Published: October 21st 2009October 21st 2009
The Amazon Trip
Left Cuzco at 6am to fly to Puerto Maldonaldo and then our group of 16 enjoyed a 3.5 hour motorised canoe trip up the Amazon to the Libertador Tambopata Eco Lodge. The scenery along the banks of the river was great with palm trees and banana trees plus lots of other tropical vegetation. We spotted caiman, heron, the largest rodents in the world (can’t remember its name), plus lots more.
The Lodge was great. We all had our own rooms, 2 per bungalow, under a thatched vaulted roof with hot showers (heated by solar panels), and we had mosquito nets over our beds. It was clean and atmospheric. There was no electricity except between 6pm and 7pm when the generator was on so you could charge batteries etc….so the rooms, pathways, social areas were lit by candle light and kerosene lanterns.
The food was really good too. Roasted yams, beef, veggies, salad, soups etc….and evaporated milk to whiten tea or coffee. It brought back memories of the Gilbert Islands to Liz.
That evening we had a slide show on the jungle life and then went on a night walk with our torches.
We were first shown a tarantula spider, living in the staff’s living quarters roof!! Then we went into the jungle and saw crickets, beetles, frogs, stick insects and lots of ants!! The ants kept crawling onto our shoes and so in the end we headed back to safety - the ants bite! (Andy - seems the Ant's only had a taste for the ladies as the men were pretty much unscathed)
We spent the morning from 6am in the rainforest in small groups with the guide showing his in depth knowledge and enabling us to see trees which have their roots mainly above ground as within the rainforest only the top 2 feet of soil have minerals nutrients needed. The feel of being in a rainforest was great and we were constantly taking in what was around you. We saw giant trees where we could fit a group of 5 inside the roots of the tree, 20cm long snails, lizards and tarantulas, where thankfully the guide had coached it out of its den rather than any of the group unexpectedly finding it! We saw rubber trees (where you cut the trunk to get the rubber sap out),
buttress trees (massive!), and walking trees (where there roots are like stilts that die and new ones grow, which make the tree move (very slowly!). There was also the telephone box tree, which if you hit the trunk it sounds like a loud drum - good for communication in the jungle! There was also the very rudely named Shit tree, which smelt of mothballs, and there was the Penis tree too (resembled - apparently!).
We then went out on a boat across Lake Sachavacayoc, one of the local Oxbow lakes (created when the meander of the river gets cut off - they usually disappear within 10 years as they fill up with vegetation, but new ones get created). We saw a few birds (Maccaws, heron, horned screamers and hawks) and also some bats that were hung under a dead tree branch. After throwing some cheese crackers into the lake we saw how quickly the piranhas would devour any food options coming there way, so no swimming today! There were also lots of beautiful butterflies everywhere…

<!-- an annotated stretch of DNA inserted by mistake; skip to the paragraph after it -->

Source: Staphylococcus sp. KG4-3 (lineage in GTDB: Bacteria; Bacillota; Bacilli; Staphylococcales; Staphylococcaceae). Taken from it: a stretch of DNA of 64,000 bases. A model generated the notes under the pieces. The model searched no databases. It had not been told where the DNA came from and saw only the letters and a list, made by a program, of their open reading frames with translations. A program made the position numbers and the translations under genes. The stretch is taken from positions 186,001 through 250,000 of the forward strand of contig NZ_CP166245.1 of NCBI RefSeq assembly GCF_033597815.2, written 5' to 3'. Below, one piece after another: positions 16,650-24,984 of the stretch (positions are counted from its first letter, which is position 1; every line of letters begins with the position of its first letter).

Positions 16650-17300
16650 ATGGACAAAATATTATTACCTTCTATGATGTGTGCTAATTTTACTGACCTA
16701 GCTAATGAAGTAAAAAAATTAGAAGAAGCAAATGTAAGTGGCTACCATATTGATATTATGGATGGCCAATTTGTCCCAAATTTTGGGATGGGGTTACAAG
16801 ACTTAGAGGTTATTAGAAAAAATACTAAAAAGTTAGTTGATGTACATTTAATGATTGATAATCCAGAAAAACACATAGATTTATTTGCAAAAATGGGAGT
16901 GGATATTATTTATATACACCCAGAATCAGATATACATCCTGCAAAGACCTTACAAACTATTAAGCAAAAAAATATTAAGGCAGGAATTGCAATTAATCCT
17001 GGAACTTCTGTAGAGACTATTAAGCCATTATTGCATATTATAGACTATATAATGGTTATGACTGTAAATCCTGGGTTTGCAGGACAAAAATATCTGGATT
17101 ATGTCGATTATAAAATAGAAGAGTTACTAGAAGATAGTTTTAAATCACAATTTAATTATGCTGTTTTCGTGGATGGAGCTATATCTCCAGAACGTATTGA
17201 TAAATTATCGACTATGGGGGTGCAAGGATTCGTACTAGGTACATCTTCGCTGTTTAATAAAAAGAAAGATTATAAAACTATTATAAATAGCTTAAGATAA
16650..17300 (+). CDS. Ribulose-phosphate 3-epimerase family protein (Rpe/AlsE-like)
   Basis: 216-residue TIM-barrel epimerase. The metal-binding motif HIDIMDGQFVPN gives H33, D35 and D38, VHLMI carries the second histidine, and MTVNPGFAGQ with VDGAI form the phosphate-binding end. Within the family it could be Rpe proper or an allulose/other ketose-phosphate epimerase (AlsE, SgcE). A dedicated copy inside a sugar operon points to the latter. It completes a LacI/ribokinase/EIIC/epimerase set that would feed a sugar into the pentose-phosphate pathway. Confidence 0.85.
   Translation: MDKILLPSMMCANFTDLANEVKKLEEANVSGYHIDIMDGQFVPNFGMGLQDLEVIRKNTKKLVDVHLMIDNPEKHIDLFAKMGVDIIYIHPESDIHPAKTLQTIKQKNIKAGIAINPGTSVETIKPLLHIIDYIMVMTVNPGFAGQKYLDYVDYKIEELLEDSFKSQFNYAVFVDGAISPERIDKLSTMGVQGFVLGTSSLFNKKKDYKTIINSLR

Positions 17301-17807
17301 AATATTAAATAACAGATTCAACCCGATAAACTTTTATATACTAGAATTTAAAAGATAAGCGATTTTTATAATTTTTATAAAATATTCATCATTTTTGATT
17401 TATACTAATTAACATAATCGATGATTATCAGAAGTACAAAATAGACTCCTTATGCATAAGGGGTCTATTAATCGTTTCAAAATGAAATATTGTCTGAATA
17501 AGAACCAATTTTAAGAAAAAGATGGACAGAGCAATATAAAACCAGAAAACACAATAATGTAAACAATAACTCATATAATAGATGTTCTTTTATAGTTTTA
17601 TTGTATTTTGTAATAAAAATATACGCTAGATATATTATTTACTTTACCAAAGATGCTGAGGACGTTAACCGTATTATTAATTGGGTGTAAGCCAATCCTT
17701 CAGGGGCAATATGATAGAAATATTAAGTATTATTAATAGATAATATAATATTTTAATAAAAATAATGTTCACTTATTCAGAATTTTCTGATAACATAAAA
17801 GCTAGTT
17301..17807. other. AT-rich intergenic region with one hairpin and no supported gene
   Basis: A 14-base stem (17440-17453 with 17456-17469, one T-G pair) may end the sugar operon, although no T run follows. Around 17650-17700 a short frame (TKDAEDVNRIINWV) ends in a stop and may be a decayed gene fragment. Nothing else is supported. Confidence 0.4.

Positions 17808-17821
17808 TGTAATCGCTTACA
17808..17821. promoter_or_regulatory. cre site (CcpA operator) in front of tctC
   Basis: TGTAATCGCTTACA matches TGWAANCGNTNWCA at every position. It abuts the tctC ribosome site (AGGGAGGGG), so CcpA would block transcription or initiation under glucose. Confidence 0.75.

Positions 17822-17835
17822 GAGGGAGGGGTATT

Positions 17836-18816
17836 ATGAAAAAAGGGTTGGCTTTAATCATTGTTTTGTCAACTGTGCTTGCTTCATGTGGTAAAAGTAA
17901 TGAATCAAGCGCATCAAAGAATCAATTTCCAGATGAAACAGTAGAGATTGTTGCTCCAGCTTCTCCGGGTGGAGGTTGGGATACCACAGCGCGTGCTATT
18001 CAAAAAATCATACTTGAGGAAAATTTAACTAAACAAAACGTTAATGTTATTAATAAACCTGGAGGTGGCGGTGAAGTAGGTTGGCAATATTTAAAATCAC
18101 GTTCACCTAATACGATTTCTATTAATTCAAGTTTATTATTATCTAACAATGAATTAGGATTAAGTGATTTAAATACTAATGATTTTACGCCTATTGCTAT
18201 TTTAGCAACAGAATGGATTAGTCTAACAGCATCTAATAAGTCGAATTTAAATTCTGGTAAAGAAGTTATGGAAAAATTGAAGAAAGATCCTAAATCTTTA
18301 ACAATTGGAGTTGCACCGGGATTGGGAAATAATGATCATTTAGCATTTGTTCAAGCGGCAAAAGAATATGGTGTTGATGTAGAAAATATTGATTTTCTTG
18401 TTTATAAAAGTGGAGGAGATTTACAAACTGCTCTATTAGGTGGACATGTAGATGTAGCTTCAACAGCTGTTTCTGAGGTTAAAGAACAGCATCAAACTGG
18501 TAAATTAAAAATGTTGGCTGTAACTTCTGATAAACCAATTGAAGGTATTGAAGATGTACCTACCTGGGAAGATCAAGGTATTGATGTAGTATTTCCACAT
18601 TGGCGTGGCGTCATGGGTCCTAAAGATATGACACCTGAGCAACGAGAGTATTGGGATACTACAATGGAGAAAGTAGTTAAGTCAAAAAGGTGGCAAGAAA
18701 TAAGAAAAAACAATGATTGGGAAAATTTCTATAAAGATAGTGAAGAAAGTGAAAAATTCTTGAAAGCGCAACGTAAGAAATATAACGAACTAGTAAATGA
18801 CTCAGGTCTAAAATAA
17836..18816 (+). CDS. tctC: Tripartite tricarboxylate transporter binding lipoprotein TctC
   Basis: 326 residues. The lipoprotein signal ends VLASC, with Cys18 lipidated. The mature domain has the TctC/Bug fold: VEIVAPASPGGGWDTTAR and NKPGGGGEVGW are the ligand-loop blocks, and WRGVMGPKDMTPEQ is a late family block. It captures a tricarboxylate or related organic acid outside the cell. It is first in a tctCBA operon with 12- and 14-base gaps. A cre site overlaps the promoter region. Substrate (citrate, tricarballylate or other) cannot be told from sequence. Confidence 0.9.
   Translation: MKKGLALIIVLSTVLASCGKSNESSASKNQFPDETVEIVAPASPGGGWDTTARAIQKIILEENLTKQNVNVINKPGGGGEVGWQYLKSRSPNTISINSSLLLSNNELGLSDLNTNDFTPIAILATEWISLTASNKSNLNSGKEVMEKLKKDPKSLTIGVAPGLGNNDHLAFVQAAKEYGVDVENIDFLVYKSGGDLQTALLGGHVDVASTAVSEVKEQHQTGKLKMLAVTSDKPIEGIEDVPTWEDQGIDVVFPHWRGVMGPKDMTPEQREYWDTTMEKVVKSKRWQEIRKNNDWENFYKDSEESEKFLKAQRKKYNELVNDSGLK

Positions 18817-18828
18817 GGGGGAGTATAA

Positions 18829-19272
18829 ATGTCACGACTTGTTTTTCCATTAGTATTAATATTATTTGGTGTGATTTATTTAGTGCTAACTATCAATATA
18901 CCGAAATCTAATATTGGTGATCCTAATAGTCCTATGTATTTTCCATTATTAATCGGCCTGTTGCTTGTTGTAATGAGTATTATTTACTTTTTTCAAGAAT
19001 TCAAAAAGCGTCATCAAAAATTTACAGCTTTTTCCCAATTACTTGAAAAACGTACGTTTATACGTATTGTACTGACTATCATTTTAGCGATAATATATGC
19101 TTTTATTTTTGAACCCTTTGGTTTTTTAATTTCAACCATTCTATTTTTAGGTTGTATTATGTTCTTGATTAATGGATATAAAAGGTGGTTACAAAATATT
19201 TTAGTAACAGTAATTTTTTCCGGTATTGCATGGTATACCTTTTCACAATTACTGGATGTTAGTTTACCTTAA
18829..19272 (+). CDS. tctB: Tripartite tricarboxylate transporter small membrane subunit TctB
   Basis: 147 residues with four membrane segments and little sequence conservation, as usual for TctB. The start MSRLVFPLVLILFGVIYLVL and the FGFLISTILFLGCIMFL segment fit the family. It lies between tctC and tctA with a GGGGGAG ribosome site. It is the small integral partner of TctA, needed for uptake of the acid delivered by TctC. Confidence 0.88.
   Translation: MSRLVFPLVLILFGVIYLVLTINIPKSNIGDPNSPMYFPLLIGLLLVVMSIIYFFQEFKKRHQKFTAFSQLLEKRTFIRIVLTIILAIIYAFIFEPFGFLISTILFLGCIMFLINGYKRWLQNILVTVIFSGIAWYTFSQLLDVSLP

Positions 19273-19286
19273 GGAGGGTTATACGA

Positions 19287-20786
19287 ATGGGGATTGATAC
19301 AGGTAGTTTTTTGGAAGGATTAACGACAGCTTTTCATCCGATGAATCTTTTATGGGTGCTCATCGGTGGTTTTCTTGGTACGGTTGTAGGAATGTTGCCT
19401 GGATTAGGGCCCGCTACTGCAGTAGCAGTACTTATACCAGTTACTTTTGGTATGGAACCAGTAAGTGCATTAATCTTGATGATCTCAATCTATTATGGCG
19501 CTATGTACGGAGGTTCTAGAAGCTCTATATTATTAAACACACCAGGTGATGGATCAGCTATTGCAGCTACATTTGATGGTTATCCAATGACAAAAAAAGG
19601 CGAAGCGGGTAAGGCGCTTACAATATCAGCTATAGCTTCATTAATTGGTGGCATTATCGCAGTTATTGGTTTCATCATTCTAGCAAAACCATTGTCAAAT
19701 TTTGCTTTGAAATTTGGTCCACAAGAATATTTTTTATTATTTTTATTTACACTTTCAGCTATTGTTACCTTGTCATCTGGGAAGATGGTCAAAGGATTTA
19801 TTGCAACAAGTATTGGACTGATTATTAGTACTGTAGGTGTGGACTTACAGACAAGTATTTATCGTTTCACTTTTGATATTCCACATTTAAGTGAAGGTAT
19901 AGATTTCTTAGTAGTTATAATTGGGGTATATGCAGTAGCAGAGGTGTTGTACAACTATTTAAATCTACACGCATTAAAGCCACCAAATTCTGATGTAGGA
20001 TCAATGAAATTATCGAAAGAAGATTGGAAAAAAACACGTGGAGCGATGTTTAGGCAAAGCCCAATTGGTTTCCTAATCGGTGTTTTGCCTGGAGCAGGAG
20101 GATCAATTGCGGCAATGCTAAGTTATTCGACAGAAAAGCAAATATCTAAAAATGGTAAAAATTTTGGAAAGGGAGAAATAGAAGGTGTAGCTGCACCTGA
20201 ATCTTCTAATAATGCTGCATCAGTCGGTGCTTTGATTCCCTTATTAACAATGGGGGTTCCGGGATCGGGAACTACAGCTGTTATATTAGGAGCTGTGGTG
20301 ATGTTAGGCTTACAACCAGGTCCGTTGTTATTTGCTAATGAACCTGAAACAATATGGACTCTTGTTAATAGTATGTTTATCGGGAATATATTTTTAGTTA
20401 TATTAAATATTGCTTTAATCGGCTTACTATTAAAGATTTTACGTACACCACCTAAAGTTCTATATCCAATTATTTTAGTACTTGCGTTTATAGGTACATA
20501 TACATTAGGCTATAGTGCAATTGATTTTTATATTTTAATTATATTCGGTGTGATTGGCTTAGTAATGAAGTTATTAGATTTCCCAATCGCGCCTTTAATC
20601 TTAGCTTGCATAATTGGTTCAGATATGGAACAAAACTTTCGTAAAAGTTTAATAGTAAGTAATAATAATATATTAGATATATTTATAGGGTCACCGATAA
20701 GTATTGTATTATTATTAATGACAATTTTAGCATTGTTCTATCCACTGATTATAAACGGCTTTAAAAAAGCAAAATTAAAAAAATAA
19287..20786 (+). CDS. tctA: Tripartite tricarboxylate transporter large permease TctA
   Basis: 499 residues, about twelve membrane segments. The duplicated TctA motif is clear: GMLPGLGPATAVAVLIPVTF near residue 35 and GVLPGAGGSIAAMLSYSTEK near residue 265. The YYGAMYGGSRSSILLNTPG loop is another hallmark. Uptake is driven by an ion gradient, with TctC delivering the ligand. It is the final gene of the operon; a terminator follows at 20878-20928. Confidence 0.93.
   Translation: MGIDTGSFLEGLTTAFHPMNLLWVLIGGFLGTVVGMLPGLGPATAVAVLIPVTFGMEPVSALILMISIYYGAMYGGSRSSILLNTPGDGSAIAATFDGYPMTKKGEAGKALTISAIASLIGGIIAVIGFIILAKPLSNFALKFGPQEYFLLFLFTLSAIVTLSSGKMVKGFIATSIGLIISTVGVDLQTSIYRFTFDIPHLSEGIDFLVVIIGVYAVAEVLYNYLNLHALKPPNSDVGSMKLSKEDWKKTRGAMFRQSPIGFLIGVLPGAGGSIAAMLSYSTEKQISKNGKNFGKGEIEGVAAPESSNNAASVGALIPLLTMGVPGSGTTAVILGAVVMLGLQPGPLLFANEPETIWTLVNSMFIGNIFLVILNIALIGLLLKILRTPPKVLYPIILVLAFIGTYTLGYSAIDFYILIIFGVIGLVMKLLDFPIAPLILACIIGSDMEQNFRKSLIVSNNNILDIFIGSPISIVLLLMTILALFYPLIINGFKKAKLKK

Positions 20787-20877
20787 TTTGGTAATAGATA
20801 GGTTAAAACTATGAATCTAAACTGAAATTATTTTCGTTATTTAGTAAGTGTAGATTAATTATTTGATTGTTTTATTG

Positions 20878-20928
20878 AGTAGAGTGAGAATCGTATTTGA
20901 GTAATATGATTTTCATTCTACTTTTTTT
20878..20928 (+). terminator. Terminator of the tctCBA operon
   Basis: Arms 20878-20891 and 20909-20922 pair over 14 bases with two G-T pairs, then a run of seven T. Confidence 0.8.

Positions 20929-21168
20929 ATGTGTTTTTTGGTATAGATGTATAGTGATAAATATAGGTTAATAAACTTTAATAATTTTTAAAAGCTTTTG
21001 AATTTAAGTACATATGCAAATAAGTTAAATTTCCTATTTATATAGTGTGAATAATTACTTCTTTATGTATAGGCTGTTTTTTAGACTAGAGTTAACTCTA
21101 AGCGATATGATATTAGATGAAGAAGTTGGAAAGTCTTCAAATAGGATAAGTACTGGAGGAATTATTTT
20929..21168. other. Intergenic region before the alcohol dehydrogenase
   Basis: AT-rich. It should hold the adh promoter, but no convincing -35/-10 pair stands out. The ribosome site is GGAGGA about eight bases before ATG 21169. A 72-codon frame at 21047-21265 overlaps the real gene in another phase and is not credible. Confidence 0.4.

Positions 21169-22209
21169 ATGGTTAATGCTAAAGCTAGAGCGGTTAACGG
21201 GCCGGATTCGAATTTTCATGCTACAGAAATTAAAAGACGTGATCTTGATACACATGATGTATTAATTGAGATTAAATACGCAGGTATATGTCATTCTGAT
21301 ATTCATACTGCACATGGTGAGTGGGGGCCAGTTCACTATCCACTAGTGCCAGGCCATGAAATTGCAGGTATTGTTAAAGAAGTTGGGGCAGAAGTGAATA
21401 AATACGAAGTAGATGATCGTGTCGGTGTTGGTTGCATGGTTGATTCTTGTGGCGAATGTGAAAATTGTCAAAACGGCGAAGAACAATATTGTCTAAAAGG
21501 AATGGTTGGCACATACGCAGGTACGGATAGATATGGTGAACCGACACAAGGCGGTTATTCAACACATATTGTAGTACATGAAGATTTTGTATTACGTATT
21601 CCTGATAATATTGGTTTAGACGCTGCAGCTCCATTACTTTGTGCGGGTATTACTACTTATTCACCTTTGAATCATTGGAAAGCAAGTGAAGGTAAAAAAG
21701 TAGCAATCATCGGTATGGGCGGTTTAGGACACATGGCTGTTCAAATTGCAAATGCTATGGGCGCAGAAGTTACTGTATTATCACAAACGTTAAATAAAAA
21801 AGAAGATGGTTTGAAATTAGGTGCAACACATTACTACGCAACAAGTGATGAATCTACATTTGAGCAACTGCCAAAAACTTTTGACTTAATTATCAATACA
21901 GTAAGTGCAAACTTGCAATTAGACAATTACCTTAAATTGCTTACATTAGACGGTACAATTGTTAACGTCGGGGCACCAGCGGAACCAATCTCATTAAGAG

In the afternoon Andy took a trip up the river to a local farm where they grew bananas, papaya, and corn. The lodge
has been working with local farmers to promote effective farming where crops can be grown alongside the rain forest and thus can continue for years, otherwise if rainforest is destroyed the soil will only holds enough nutrients for a couple of seasons crops and then as the rainforest rejuvenation cycle has been killed the area the land is unable to produce further crops or indeed any rainforest.
Staying at the lodge and having a few beers, Liz was fortunate enough to see 3 monkeys that came close to the lodge, lots of humming birds and a big toad.
In the evening we went out on a Caiman (a small type of alligator) hunt in the boat in the dark! The guides showed their skills because at this point the river was as wide as a football pitch is long and with a powerful touch the guide was scanning either side of the river for Caimans (alligators). This resulted in us seeing about 3 different ones and getting very close. Unknown to the 2 ladies sat at the front of the boat the guide on one occasion tried to grab a Caiman and had hold of its tail before
it managed to slip away! It seems that if held correctly it cannot turn and bite you, although I bet the lady sat near the front of the boat was glad the guide was unsuccessful in bring one back on board.
We also floated in the boat for 5 minutes without the engine on and just looked at all the stars and listened to all the jungle noises - beautiful. Liz saw a shooting star!
We had an early start with a 5am wake up before leaving the lodge at 6am, however views along the Amazon were still beautiful and it was the 2 guides, Hugo and Edwin, who were sleeping on the route back, as it seems that they can’t handle their beers on our groups leaving night!
There are more photos below